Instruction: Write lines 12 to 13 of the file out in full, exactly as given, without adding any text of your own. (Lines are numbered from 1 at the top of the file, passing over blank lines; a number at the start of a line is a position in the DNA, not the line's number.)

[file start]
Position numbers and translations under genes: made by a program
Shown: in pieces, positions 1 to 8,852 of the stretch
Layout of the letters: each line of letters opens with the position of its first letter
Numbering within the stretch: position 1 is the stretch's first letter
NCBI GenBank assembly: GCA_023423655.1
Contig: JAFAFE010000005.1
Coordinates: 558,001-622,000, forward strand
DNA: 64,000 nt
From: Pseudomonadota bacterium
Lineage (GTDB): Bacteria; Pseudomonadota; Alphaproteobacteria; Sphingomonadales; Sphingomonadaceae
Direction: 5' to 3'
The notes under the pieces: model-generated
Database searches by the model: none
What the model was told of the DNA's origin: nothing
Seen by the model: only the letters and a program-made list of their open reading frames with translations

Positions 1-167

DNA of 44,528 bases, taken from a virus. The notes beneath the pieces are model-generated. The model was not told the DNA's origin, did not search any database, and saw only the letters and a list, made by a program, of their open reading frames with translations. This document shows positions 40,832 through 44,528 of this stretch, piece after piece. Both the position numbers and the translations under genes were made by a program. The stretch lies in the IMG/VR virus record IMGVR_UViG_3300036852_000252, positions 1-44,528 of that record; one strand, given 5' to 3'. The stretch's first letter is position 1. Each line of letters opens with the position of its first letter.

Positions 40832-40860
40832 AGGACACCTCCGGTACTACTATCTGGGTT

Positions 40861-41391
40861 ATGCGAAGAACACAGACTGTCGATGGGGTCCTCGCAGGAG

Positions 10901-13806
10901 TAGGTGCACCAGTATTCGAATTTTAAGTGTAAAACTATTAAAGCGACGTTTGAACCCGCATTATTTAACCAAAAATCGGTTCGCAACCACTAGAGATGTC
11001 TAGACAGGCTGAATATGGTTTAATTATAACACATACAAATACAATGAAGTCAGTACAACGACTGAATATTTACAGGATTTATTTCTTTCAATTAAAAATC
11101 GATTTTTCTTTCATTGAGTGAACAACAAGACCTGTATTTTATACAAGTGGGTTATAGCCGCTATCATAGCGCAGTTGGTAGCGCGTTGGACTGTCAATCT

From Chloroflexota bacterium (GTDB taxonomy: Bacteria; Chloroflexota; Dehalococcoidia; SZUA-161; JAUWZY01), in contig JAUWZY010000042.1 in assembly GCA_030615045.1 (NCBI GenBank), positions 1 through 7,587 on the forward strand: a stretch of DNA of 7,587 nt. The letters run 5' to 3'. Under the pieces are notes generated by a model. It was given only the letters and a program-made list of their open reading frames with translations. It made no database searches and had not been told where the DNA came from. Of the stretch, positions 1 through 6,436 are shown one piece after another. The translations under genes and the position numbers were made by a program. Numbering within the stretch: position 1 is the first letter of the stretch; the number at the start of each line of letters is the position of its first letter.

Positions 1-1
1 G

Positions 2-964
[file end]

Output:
The notes under the pieces: model-generated
Database searches by the model: none